A comparative and historical analysis of candidate selection practices in the Liberal Party of Canada
O'Brien, Michael Sean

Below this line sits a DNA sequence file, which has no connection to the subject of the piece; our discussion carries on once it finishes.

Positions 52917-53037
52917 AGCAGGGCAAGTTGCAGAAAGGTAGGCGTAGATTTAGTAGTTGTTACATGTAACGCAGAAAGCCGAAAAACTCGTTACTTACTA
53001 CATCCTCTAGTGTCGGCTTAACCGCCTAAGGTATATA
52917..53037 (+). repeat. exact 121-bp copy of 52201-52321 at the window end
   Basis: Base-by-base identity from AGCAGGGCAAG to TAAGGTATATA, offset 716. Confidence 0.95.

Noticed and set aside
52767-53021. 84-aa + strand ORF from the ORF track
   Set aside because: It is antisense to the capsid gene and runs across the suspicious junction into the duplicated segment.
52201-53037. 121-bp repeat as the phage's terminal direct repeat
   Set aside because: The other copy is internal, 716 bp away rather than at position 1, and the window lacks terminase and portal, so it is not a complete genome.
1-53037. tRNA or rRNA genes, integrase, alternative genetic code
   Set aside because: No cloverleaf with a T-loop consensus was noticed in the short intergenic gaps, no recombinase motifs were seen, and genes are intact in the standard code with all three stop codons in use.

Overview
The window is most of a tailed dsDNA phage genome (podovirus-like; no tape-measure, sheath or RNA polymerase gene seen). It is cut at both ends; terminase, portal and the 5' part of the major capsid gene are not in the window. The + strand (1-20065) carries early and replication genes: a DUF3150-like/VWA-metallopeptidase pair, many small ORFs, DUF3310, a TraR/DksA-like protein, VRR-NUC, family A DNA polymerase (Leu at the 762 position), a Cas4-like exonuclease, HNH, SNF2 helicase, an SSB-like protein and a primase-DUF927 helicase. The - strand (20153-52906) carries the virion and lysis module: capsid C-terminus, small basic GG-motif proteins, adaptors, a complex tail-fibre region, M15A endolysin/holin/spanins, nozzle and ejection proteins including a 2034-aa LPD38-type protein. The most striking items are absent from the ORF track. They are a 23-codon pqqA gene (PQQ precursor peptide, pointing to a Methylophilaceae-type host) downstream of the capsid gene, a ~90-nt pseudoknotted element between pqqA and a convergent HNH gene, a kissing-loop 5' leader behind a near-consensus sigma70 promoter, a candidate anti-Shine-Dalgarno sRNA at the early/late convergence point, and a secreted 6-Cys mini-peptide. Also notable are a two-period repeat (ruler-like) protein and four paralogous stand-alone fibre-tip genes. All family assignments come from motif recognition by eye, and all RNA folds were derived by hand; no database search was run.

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The thesis questions conventional approaches to resolving the chronic nomination problems of the Liberal Party of Canada (LPC) over the last twenty-five years. Attempts at creating a more structured, regulated candidate selection process will help eliminate many of the abuses witnessed in the past, but they will not eliminate the underlying problem. Nor will efforts to control the "Instant Liberal" phenomenon, which is viewed as a manifestation of the inability of the LPC to create a strong, stable membership. Rather, it is concluded that any permanent resolution of the LPC's nomination problems is contingent on either: taking away the grass-roots members' traditional role in candidate selection; or creating a strong, institutionalized membership by becoming a genuine member-based party. The first option is unrealistic in Canada's current political environment. The second option is compatible with the political mood, but its realization will be limited by the institutional constraint of Canada's parliamentary system (which demands strong parliamentary party discipline), and the sociological constraint of Michels' Iron Law of Oligarchy.